Middle Village Prep to enroll students for next year
by Benjamin Fang
Mar 13, 2018 | 6553 views | 0 0 comments | 210 210 recommendations | email to a friend | print
Despite an ongoing legal battle with the Brooklyn Diocese, Middle Village Preparatory (MVP) Charter School will enroll students for the 2018-2019 school year.

In a February 28th letter to parents and the MVP community, board chair Josephine Lume wrote that the diocese tried to prevent the school from enrolling new students by asking for the court case to be expedited.

Four Appellate Division judges denied the motion unanimously.

“Our lawyers inform us that given the number of cases before the court, this case may not be before the judges again for perhaps a year,” Lume said. “This is great news for all of us who care about MVP.”

The lawsuit stems from a contractual dispute between the diocese and Christ the King High School, which has rented space on its campus to MVP for three years. According to a 1976 agreement, Christ the King was not supposed to lease space to a secular school.

The diocese has since attempted to force out the successful middle school, MVP officials have claimed, leaving students in limbo.

In March 2017, New York Supreme Court ruled that Christ the King had violated its agreement by permitting the charter school on the premise. Christ the King appealed the ruling, and since then, the case has been stuck in court.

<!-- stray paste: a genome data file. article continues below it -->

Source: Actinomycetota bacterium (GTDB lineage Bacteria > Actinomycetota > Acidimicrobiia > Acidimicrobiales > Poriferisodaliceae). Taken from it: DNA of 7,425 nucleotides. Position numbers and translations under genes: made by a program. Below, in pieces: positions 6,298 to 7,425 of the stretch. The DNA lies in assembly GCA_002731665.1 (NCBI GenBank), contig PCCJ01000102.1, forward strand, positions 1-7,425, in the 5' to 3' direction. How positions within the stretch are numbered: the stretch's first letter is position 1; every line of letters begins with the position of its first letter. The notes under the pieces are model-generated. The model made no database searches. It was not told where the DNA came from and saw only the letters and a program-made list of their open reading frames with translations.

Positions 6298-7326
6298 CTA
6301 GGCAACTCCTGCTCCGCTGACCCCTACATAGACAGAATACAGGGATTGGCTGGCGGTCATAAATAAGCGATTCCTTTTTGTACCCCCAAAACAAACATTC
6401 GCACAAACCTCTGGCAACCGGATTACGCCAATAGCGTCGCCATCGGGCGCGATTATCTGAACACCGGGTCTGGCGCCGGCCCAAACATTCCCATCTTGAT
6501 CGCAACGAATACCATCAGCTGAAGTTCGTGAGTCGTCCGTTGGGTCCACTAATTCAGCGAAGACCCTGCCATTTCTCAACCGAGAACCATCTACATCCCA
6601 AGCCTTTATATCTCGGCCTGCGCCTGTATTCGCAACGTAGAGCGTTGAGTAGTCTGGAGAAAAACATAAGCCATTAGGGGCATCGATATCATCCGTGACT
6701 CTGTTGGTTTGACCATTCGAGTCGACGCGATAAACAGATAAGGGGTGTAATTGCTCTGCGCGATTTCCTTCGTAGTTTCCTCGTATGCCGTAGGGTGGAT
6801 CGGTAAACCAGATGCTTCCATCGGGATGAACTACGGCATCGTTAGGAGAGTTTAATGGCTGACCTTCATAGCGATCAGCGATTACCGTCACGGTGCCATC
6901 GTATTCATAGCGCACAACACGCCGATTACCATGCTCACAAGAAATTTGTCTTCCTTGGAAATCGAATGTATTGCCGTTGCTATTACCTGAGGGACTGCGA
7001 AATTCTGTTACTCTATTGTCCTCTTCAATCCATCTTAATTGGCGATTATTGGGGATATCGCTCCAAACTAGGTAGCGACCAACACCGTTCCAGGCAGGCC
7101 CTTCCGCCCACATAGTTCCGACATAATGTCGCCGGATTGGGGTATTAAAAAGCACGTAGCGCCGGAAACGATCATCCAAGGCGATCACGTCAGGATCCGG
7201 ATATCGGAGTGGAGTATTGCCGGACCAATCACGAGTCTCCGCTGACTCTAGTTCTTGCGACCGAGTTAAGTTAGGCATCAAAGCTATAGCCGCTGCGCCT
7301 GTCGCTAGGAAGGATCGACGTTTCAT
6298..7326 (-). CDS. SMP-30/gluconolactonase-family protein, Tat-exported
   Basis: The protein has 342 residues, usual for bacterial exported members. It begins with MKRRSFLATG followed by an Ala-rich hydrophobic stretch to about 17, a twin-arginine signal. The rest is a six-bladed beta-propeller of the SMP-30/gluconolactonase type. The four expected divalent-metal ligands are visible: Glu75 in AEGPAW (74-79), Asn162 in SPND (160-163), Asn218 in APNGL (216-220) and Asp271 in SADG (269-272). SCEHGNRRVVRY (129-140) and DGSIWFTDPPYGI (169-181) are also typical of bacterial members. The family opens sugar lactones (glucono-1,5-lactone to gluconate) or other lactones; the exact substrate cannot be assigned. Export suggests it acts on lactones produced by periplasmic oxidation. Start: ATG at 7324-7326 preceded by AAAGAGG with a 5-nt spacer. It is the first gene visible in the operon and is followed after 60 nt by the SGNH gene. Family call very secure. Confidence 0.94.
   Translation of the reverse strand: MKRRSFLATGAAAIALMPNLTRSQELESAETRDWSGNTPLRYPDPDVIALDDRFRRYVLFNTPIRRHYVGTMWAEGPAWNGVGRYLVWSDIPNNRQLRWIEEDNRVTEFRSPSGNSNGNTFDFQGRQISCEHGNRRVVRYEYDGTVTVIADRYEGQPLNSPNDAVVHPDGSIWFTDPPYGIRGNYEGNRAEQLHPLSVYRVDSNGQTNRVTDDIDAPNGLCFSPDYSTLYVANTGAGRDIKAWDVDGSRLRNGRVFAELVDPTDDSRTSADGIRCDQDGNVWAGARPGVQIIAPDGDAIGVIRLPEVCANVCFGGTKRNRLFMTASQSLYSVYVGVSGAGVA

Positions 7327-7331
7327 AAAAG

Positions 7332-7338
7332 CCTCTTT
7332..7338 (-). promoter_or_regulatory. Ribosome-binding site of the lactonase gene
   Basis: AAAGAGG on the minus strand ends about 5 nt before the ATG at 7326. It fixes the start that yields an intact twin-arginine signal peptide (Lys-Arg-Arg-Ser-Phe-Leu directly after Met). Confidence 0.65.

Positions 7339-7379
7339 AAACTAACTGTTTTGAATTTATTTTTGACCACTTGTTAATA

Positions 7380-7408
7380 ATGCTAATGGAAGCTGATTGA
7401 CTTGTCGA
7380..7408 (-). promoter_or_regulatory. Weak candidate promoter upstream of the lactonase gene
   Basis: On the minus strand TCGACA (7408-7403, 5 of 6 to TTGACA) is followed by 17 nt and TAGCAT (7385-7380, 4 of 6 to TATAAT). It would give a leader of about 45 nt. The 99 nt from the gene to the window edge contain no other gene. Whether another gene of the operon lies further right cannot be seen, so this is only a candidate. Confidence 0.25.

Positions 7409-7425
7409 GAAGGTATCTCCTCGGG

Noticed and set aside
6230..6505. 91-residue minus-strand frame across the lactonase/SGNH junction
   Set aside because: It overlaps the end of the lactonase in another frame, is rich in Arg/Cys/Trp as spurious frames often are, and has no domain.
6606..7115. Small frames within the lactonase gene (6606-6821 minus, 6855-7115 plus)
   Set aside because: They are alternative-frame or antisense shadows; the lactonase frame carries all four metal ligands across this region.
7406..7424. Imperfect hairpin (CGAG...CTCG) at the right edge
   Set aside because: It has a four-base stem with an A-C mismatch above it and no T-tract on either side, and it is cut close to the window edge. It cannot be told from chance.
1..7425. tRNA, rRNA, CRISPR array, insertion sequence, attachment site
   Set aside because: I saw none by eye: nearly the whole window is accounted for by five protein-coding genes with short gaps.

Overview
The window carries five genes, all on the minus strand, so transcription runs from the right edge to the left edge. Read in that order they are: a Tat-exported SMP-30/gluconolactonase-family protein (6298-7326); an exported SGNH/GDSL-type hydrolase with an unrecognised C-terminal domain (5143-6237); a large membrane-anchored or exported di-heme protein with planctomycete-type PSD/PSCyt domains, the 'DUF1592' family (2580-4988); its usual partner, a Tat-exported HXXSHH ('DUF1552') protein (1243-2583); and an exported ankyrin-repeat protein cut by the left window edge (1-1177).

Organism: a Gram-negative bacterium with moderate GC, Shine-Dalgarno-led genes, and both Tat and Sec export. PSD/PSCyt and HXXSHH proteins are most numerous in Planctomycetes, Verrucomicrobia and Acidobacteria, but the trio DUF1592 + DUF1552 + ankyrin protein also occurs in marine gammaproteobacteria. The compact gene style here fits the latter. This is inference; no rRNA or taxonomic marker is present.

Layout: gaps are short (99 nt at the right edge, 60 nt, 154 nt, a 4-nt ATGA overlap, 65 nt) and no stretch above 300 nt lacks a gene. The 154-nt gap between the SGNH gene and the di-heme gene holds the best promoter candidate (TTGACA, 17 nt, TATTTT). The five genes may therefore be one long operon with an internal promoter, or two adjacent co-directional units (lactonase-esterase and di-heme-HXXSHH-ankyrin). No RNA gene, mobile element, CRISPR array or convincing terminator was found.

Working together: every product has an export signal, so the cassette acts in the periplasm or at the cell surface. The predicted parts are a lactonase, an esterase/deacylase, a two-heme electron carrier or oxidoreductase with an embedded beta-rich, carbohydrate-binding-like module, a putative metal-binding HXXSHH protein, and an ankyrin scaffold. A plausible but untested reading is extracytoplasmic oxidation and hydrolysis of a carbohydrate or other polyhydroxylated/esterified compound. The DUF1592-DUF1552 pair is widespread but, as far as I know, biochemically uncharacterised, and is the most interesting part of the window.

In her letter, Lume reminded parents that all current students are guaranteed a spot for the next academic year. MVP will accept applications for 6th grade, and the deadline for submitting applications is April 1.

As usual, preference for admissions is given to siblings of current students, children of MVP employees, and residents within the local school district.

If applications exceed available seats, the school will have a lottery on April 13. Those who are not selected will be placed on a waiting list, Lume said.

Though MVP’s charter is up for renewal with the SUNY Board of Trustees, the board chair said they have been “led to believe our renewal is not in doubt.”

“Your support and activism throughout this ordeal with the diocese have been invaluable,” she said, “whether attending rallies or making your voices heard in other ways.”

In a statement, the Brooklyn Diocese said they were hoping to persuade the Appellate Division to hear the appeal on an expedited scheduled, but to no avail. Now, the diocese said, the school’s future operation “remains uncertain.”

“As the diocese has stated before, it remains open and willing to resolve this dispute amicably,” read a statement. “We urge Christ the King to agree to the same terms as every other regional high school within the Diocese.”

Lume said Christ the King officials have also invited the diocese to sit down and find a way to achieve “our common goals,” rather than fight in court.

“The diocese so far has not been interested,” she said.
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